Violent or non-violent, those who sought to bring change- whether it was to abolish slavery, bring about racial equality and voting rights, or even attempt to bring greater social justice and social security to ordinary people (which European countries have done so successfully)- have always met with fierce resistance. And as you would know, the political rhetoric now has become ever more heated and bitter. And in Latin American countries, people have tried to resist such attempts with violence. Where do you think the worst inequities of social class and gender et al are?

A monarch is expected to look into the long term and not serve party interests. And more likely, is expected to be trained for the role from the start.
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  #345  
Old 03-17-2011, 07:42 PM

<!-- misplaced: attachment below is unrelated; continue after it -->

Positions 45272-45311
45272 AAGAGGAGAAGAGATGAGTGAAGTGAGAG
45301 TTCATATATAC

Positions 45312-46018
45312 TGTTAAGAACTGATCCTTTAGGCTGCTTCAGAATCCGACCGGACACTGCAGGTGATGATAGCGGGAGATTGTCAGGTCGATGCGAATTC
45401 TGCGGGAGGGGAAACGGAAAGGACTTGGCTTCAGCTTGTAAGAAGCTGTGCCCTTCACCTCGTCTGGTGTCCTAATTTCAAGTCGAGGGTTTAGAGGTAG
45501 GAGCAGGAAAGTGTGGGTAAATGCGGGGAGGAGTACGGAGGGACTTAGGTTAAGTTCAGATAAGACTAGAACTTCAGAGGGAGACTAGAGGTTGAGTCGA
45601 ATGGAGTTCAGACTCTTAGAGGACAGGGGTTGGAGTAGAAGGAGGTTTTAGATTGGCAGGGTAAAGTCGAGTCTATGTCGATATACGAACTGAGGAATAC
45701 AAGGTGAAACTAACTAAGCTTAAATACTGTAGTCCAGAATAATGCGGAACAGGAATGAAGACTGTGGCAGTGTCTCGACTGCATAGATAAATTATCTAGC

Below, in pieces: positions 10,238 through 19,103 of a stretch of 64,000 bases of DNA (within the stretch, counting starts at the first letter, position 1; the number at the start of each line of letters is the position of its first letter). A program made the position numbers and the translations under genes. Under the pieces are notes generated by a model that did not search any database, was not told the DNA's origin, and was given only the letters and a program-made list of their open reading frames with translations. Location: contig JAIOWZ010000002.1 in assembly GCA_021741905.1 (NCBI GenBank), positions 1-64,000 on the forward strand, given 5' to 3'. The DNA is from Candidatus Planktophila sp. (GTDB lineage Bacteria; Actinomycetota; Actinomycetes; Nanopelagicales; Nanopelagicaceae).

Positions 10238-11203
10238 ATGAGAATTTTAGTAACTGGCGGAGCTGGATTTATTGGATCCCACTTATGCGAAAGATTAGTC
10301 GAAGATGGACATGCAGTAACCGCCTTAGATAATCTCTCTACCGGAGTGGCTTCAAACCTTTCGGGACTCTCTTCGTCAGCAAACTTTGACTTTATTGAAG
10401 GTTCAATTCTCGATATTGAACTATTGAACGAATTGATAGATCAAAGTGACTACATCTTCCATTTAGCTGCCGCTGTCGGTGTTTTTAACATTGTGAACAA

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Originally Posted by David V View Post
Definitely not, but it cannot be argued they have done best in terms of being law-governed



Violent or non-violent, those who sought to bring change- whether it was to abolish slavery, bring about racial equality and voting rights, or even attempt to bring greater social justice and social security to ordinary people (which European countries have done so successfully)- have always met with fierce resistance. And as you would know, the political rhetoric now has become ever more heated and bitter. And in Latin American countries, people have tried to resist such attempts with violence. Where do you think the worst inequities of social class and gender et al are?